Another important thing to be aware of about your child’s hair care is that a baby’s scalp is delicate and is still in a developmental phase and must be handled with tender loving care. Your child’s hair strands grow from tiny holes on the scalp called hair follicles. These hair follicles are supported underneath the scalp by a bulb of living cells and blood vessels that help build the hair shaft. This delicate system of cells and blood vessels can be compromised by the simple act of putting your child’s hair into tight styles such as little puffs with colourful hair ruffles, braids with baby wool extensions and even tight cornrows. The resulting effect is damaged hair follicles, which lead to poor hair growth and in some extreme cases, hair loss which could be temporary or permanent.
The best child hair care practice is using low manipulation hair care methods and putting his/her hair in styles that are safe and comfortable for him/her. Examples of such safe styles include; simple afro for babies under 12 months (decorated with a cute hair accessory), single strand twists and single braids without any kind of extensions.
Your Child’s Hair Needs Moisture to Remain Soft and Manageable
The African hair texture gets dry easily, mainly because of its coily nature which creates a long, coily path for moisture and oils to be properly distributed throughout the hair strands. In addition to that, toddlers and some bigger children tend to play a lot with their hair.
They also love to play outside, and that means that their hair is constantly exposed to conditions that could strip it of moisture. When it comes to babies under twelve months, these ones are usually in restricted places such as their car seat, bouncer and/or crib. The landing area for your child’s head in these restricted conditions, present a rough surface that absorbs the natural moisture in his/her hair, thereby leaving it dry and susceptible to breakage.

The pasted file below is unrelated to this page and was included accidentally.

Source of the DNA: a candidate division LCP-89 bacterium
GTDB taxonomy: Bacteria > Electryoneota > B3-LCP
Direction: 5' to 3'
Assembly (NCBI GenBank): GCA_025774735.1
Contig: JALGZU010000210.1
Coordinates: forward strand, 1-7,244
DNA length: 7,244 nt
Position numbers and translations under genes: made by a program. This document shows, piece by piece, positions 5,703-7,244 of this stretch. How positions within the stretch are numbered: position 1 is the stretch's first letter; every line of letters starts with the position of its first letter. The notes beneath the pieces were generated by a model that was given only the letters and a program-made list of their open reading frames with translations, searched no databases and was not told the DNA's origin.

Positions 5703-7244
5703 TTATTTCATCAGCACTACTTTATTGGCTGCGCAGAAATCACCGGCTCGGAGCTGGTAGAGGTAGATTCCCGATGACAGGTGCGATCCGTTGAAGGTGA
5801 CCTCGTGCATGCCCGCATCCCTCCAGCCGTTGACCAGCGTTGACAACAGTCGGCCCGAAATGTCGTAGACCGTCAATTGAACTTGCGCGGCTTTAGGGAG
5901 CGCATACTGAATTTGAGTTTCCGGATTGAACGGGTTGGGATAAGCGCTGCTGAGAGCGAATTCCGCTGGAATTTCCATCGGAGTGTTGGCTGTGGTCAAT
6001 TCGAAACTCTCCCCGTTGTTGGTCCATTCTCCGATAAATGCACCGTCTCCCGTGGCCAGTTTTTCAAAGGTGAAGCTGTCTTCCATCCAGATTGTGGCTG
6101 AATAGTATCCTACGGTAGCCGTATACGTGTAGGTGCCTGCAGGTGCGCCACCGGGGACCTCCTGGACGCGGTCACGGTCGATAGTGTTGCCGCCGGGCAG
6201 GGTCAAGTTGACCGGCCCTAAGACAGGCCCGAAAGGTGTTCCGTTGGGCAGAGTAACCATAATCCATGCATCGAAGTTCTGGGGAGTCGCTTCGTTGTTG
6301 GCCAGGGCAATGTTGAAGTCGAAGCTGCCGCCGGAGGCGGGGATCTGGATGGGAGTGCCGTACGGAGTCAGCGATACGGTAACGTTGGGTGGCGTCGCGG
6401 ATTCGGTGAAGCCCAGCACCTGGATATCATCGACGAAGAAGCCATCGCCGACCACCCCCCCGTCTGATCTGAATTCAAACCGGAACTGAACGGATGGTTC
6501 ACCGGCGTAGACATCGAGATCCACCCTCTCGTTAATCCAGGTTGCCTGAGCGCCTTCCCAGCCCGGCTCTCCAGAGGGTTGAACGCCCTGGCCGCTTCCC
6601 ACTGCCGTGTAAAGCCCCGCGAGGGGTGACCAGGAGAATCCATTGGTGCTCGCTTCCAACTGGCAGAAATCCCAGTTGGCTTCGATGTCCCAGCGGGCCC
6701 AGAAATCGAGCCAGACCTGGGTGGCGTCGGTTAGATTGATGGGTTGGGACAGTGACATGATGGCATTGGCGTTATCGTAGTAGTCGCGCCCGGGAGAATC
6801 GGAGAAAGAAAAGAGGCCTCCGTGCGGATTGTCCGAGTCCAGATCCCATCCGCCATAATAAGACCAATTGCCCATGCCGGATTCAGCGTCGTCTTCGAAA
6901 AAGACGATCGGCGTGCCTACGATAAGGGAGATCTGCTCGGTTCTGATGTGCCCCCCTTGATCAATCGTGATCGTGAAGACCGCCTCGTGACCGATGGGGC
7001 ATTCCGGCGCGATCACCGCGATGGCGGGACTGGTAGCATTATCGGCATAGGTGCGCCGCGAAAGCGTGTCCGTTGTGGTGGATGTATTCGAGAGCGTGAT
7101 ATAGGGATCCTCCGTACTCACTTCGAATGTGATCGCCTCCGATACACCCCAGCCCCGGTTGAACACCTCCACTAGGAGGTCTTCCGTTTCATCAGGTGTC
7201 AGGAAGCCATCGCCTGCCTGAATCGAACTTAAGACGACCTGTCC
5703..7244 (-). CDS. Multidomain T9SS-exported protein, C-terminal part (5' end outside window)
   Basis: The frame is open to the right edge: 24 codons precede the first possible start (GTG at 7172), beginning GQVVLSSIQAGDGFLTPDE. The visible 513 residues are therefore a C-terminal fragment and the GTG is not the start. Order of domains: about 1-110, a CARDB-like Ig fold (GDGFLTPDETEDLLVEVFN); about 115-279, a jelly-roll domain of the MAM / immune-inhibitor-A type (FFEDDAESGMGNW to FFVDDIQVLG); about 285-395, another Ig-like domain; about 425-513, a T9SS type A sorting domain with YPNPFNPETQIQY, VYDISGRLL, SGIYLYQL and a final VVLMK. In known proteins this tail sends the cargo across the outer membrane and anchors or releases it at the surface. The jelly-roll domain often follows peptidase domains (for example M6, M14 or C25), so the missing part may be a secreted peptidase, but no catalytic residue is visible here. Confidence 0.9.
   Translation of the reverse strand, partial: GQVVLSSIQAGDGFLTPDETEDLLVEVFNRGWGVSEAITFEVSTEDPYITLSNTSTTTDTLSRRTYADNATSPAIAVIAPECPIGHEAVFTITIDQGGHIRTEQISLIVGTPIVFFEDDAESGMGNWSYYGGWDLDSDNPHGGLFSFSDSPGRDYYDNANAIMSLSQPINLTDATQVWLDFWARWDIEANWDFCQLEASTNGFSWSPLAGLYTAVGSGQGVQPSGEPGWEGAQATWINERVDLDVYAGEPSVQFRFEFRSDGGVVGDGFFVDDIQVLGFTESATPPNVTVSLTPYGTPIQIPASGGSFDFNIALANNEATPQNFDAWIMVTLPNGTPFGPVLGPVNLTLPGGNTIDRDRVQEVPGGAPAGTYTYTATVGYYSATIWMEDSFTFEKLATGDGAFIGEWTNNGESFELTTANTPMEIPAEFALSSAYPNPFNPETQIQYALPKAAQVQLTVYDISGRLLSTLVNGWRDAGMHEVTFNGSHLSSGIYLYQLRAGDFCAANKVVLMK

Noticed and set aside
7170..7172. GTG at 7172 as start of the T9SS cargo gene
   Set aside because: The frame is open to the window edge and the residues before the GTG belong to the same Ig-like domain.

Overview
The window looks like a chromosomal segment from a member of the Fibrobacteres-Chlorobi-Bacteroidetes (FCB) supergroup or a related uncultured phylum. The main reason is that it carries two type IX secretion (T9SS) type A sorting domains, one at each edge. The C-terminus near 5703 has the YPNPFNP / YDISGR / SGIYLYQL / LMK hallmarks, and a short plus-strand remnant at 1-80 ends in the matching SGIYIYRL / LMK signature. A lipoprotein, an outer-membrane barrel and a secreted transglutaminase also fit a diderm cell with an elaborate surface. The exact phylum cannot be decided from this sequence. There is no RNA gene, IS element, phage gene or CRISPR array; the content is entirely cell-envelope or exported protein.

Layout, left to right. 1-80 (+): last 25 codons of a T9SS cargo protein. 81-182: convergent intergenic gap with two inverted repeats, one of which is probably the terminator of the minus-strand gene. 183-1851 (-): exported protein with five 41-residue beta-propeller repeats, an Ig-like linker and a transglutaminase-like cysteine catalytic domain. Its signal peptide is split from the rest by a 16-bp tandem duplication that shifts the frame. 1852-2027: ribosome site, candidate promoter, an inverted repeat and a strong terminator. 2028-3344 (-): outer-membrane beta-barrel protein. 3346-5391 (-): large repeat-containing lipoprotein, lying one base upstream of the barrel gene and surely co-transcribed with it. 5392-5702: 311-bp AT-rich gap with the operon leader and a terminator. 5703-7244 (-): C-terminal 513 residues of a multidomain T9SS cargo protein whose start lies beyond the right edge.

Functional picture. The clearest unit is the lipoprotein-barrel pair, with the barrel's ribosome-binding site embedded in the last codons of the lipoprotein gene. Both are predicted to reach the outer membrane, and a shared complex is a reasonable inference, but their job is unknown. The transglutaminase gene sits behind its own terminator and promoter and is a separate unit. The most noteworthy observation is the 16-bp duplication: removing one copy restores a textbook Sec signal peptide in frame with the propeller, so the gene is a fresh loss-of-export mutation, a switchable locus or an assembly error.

So it is important to ensure you moisturize your child’s hair on a daily basis by applying some sprits of water, followed by some cream based product or leave in conditioner and then finally sealing in the moisture with some oils. This is called the Liquid-Cream-Oil (LCO) method, and it will help keep your child’s hair soft and easy to manage.
You Need a Hair Regimen for Your Baby
Finally it is essential to develop a hair care system that you can use in caring for your child’s hair on a regular basis. Life happens and when things get busy, certain things we want to achieve fall behind and is left undone. So to avoid this, you need to put a plan in place to ensure proper care of your child’s hair on a regular basis. Having this will help you manage your time more effectively. It also saves you the stress of having to explain to everyone else caring for your child, on what to do for his/her hair care.
In addition, it enables you control how much you spend on hair products, because you know exactly what your child’s hair care needs are, you automatically identify what you should and shouldn’t be spending your money on. But because I know it takes a lot of trial and error to come up with a hair regimen that works, I have done the work for you. All you have to do is click here to download the 30 Day Hair Care Regimen Plan. Over 200 mothers have used this plan to change their child’s hair care game and their feedback has been amazing.
Was this post was helpful? Are there things you need help with in your child’s hair care? I would love to hear from you, so you can send me an email to firstname.lastname@example.org.
Photo Credit: Miroslav Ferkuniak | Dreamstime.com